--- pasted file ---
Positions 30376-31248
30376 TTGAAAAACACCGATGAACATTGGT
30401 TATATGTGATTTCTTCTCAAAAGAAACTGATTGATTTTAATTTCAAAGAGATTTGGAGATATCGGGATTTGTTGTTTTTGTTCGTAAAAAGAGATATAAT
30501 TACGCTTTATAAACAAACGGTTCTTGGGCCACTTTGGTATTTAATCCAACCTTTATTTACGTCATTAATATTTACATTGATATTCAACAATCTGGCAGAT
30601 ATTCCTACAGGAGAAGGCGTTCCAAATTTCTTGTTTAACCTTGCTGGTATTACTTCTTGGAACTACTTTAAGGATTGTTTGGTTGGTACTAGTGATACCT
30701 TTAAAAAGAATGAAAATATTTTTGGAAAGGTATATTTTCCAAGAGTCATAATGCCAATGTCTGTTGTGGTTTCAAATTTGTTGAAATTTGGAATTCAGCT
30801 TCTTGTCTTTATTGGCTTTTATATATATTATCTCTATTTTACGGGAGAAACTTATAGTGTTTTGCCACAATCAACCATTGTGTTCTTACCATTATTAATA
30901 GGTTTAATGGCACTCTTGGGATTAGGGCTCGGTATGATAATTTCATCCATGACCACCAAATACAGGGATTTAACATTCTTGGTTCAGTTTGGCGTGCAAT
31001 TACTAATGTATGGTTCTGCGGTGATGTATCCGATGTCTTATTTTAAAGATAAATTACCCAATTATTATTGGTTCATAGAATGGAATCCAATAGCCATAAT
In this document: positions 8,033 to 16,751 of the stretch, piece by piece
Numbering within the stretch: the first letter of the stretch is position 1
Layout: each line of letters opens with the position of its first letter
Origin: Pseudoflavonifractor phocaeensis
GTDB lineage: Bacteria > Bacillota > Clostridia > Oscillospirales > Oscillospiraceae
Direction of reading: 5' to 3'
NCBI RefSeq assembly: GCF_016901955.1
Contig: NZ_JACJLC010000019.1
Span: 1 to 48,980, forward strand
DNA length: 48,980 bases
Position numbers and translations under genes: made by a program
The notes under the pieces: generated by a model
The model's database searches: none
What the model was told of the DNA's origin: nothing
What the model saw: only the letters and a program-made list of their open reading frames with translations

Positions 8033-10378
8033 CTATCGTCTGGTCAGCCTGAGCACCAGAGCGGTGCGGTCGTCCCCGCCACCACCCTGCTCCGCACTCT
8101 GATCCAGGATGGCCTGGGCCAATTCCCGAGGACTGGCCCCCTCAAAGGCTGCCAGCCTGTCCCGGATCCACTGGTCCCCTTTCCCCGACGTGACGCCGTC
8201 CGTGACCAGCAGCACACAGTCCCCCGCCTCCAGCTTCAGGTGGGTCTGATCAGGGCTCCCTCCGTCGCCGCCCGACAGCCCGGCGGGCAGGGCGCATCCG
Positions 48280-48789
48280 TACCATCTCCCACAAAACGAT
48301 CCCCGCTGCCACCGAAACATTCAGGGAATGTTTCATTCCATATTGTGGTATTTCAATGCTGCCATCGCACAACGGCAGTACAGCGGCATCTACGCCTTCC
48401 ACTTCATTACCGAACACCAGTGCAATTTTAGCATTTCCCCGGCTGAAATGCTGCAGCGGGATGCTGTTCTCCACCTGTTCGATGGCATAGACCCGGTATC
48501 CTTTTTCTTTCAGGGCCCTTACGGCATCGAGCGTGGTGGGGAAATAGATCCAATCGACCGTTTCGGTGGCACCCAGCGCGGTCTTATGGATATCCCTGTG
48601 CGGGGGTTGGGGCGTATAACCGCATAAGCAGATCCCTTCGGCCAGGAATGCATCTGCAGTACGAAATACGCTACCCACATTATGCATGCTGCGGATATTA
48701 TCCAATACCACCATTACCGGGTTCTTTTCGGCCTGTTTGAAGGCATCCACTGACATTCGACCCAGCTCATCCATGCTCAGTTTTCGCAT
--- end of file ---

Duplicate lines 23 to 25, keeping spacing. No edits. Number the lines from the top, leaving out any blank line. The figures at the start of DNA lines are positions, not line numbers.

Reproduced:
What the model was told of the DNA's origin: nothing
What the model saw: only the letters and a program-made list of their open reading frames with translations

Positions 8033-10378